Assessing the effect of persistent organic pollutants on reproductive activity in common dolphins and harbour porpoises

S Murphy, G J Pierce, R J Law, P Bersuder, P D Jepson, J A Learmonth, M Addink, W Dabin, M B Santos, R Deaville, B N Zegers, A Mets, E Rogan, V Ridoux, R J Reid, C Smeenk, T Jauniaux, A Lopez, J M Alonso Farre, A F GonzalezA Guerra, M García Hartmann, C Lockyer, J P Boon

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27 Citations (Scopus)


toxins which present the greatest risk to consumers. We assessed the impacts of persistent organic pollutants (POPs) on two cetacean species that feed on commercially important fish species in the eastern North Atlantic; the common dolphin (Delphinus delphis) and the harbour porpoise (Phocoena phocoena). In order to evaluate the possible long-term effects of POPs on the continued viability of these populations, we investigated their effects on reproductive activity in females, using ovarian scars as an index of reproductive activity. In harbour porpoises, high POP burdens tended to be associated with lower ovarian scar number, possibly indicating that high contaminant levels were inhibiting ovulation, or some females may go through a number of infertile ovulations prior to a successful pregnancy, birth, and survival of their first offspring during early lactation. In contrast, initial results identified that the common dolphins with contaminant burdens above a threshold level for adverse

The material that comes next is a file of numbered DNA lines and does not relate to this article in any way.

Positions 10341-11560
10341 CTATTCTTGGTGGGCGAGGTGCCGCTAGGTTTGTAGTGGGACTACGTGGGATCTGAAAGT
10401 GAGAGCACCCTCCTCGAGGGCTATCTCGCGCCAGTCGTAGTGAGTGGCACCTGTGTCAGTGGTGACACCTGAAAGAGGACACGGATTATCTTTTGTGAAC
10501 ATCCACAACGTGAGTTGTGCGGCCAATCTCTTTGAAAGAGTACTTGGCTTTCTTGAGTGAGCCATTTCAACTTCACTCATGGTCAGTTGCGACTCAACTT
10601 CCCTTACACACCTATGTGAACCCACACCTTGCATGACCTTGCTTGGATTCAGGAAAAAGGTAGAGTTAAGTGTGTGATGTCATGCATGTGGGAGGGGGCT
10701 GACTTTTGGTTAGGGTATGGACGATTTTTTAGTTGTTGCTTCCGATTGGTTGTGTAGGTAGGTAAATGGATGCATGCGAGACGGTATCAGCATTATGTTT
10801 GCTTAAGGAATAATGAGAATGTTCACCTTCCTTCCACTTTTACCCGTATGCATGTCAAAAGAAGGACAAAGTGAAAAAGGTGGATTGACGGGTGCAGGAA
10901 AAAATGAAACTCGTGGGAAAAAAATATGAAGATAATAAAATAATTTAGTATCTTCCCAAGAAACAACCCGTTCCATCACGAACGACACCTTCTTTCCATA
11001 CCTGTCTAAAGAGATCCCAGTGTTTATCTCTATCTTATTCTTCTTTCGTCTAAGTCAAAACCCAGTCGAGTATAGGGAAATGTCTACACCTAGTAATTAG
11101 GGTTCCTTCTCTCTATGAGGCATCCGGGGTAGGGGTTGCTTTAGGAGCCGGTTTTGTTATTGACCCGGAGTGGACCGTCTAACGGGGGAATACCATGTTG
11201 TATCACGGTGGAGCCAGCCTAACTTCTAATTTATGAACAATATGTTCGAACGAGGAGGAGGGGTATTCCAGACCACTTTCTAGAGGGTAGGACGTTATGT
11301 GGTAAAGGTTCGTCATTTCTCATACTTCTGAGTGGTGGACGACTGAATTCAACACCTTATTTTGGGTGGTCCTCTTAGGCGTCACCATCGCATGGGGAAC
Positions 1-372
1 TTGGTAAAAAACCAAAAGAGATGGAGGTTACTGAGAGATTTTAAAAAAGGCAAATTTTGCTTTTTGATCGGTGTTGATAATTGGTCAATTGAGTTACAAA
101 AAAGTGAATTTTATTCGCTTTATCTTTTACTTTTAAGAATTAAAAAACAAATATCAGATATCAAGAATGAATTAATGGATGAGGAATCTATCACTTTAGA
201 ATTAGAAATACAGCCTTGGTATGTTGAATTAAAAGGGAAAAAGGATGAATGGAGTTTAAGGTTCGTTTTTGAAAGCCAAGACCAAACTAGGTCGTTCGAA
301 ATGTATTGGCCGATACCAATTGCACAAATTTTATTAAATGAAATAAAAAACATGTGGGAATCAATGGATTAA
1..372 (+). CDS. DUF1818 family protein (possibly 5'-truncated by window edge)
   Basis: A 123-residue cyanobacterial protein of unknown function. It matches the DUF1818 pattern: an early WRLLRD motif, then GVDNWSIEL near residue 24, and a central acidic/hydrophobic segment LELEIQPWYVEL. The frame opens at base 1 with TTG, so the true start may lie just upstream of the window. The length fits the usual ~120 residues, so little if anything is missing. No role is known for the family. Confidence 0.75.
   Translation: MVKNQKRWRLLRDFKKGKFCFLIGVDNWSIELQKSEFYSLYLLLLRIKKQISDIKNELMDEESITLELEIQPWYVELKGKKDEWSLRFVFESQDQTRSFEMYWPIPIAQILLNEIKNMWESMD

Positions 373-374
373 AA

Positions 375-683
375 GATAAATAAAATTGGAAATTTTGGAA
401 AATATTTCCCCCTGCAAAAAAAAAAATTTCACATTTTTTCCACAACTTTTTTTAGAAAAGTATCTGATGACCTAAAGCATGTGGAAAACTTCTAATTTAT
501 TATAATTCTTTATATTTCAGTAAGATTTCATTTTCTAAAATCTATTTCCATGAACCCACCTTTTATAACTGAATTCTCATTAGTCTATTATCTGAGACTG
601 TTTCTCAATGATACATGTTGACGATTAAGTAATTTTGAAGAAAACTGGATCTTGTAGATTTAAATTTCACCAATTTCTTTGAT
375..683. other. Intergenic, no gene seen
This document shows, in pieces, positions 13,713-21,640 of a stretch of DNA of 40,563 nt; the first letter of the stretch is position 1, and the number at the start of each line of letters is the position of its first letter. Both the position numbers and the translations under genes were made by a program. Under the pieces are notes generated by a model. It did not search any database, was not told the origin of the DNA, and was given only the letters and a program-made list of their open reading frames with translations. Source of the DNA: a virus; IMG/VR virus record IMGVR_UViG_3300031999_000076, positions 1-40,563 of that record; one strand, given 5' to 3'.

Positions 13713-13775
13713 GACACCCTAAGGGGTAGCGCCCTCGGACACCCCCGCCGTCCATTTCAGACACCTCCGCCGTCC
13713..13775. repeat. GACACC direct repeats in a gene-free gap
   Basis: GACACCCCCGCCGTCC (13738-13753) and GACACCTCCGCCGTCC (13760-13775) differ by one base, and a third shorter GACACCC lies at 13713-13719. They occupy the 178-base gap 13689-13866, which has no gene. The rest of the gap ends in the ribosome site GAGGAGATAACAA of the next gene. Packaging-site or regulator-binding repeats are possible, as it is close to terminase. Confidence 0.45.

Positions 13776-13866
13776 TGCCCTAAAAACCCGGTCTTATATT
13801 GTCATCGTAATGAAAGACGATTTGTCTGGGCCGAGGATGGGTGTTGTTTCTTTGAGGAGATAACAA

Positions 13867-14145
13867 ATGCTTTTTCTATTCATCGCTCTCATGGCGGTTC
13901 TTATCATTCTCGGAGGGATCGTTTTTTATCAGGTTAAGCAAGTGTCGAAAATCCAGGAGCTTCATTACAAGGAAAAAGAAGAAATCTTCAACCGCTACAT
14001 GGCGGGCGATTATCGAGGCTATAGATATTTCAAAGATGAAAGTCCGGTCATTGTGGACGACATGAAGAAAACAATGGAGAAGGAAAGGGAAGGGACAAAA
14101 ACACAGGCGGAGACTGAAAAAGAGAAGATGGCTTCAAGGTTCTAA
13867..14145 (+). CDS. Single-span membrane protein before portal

health effects in marine mammals (17 µg g-1 total PCBs lipid) were resting mature females, with high numbers of ovarian scars. This suggests that (a) due to high contaminant burdens, females may be unable to reproduce, thus continue ovulating, or (b) females are not reproducing for some other reason, either physical or social, and started accumulating higher levels of contaminants. Additional analyses were carried out on a control group of ''healthy'' D. delphis, i.e. stranded animals diagnosed as bycatch and were assessed for evidence of any infectious or non infectious disease that would inhibit reproduction. Results suggested that high contaminant burdens, above the threshold level, were not inhibiting ovulation, conception or implantation in female D. delphis, though the impact on the foetal survival rate (in both species) requires further examination. Investigations into accumulation and persistence of ovarian scars and use as an index of reproductive activity were also undertaken within this study.
Original languageEnglish
Pages (from-to)153-173
Number of pages21
JournalJournal of Northwest Atlantic Fishery Science
Early online date27 May 2010
Publication statusPublished - 2010


  • corpora albicantia
  • corpora lutea
  • Delphinus delphis
  • health
  • ovarian scars
  • persistent


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